|Publication number||US4098544 A|
|Application number||US 05/787,284|
|Publication date||Jul 4, 1978|
|Filing date||Apr 13, 1977|
|Priority date||Apr 13, 1977|
|Publication number||05787284, 787284, US 4098544 A, US 4098544A, US-A-4098544, US4098544 A, US4098544A|
|Inventors||Norman H. Still, Robert W. Berry|
|Original Assignee||Smith International, Inc.|
|Export Citation||BiBTeX, EndNote, RefMan|
|Patent Citations (3), Referenced by (2), Classifications (4)|
|External Links: USPTO, USPTO Assignment, Espacenet|
The use of stabilizers for the purpose of supporting a drill string from the wall of a hole being drilled is wellknown in the art. The stabilizer of the present invention has been developed for the specific purpose of drilling a hole upwardly, and casing the hole substantially concurrently with the drilling thereof.
Stabilizer apparatus in accordance with the present invention includes a plurality of ski-like members which are placed in circumferentially spaced positions about a drill string, and disposed parallel thereto, so as to engage the walls of a hole that is being drilled. Bearing means placed inside the ski-like members includes an inner bearing part that is secured to the drill string, a relatively rotatable outer bearing part, and means securing the inner sides of all the ski-like members to the outer bearing part. Thus, all of the ski-like members are maintained in fixed positions relative to each other, and will engage the wall of the hole being drilled and slide longitudinally therealong, while the drill string is being drivingly rotated as well as advancing longitudinally within the hole.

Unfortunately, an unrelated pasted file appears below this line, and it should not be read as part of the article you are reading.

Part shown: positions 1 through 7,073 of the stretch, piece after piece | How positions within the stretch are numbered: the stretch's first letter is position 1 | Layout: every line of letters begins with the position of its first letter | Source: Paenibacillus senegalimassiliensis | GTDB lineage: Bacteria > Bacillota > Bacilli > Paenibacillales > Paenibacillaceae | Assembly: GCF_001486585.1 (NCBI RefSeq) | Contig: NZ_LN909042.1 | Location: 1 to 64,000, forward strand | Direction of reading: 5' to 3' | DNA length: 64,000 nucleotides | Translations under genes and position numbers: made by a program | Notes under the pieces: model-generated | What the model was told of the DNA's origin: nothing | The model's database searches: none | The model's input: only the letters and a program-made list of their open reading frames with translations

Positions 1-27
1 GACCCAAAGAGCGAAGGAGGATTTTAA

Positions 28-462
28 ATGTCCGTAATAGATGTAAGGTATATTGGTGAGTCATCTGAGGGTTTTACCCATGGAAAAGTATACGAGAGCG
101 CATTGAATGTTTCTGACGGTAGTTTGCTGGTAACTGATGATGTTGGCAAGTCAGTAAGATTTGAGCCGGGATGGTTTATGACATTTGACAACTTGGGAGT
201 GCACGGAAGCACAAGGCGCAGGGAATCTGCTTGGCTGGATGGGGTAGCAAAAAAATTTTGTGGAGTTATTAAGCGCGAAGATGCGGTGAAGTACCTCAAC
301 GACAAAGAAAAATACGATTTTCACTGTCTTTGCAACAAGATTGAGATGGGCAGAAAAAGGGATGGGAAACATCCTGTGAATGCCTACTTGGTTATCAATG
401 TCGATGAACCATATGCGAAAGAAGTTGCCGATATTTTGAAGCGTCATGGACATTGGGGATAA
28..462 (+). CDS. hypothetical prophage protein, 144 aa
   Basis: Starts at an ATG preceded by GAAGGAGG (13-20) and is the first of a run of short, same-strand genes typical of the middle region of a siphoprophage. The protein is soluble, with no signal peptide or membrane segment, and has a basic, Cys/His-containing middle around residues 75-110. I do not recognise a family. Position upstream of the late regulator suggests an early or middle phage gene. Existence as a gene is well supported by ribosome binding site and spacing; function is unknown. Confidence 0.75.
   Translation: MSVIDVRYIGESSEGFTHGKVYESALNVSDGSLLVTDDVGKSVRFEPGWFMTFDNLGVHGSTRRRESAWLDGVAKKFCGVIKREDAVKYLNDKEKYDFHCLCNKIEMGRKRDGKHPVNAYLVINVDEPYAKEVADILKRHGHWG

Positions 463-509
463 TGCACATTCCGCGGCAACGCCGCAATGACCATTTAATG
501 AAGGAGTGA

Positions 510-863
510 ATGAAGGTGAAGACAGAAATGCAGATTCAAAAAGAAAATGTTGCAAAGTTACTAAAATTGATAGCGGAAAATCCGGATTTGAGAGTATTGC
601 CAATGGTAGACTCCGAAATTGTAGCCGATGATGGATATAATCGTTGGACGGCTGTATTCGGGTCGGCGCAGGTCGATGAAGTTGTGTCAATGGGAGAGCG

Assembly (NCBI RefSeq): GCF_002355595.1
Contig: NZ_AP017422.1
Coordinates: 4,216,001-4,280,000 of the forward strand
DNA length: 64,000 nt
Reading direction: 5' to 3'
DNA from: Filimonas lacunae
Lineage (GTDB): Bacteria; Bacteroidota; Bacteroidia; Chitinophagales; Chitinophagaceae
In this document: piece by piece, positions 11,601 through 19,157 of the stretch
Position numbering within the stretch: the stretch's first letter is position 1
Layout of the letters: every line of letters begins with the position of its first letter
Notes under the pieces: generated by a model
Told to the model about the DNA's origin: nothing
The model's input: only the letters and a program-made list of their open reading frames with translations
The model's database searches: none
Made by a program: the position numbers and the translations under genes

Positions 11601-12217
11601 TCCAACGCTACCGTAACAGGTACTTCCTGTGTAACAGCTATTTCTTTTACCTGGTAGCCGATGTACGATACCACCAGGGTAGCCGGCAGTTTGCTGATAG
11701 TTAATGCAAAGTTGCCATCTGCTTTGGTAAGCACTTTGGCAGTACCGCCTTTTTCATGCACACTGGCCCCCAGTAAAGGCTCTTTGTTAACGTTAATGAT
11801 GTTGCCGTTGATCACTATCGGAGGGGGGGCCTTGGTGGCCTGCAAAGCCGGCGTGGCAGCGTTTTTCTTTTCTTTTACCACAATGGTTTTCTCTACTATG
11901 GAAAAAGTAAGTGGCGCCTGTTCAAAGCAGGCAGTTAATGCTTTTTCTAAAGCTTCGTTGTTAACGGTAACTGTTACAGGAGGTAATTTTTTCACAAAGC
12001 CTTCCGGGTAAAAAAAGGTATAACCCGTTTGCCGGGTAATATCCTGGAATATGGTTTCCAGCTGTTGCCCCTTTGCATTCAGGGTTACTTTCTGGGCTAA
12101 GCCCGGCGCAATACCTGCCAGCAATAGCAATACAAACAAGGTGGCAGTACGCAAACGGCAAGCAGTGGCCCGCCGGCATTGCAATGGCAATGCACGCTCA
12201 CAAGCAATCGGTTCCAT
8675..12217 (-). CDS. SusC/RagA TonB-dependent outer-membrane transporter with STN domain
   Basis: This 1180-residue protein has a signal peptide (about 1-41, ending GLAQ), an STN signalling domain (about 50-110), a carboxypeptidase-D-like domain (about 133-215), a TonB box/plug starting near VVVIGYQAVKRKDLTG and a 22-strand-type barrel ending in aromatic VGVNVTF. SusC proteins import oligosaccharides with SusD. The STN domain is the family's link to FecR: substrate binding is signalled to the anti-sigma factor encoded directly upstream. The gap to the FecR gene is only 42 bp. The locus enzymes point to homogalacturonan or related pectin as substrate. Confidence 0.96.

According to the presently preferred form of the invention the stabilizer apparatus is of sufficient length to encompass two adjoining drill stem sections. Separate rotating bearing means are secured to the two drill stem sections. The two bearing outer parts are secured to the ski-like members near respective ends thereof.
More specifically, according to the present invention a modified form of drill stem is utilized for carrying the stabilizer apparatus. Each drill stem has a first circumferential flange near one of its ends which is selectively engaged by a hair pin assembly for purpose of supporting the entire drill string. Each drill stem section is also provided with a second circumferential flange, spaced longitudinally inwardly from the first flange, and to which the inner bearing part referred to above is secured. The encompassing portion of the ski-like members includes a first longitudinal section which surrounds the second circumferential flange of the drill stem but not the first. It also includes a second section which surrounds the first circumferential flange but not the second.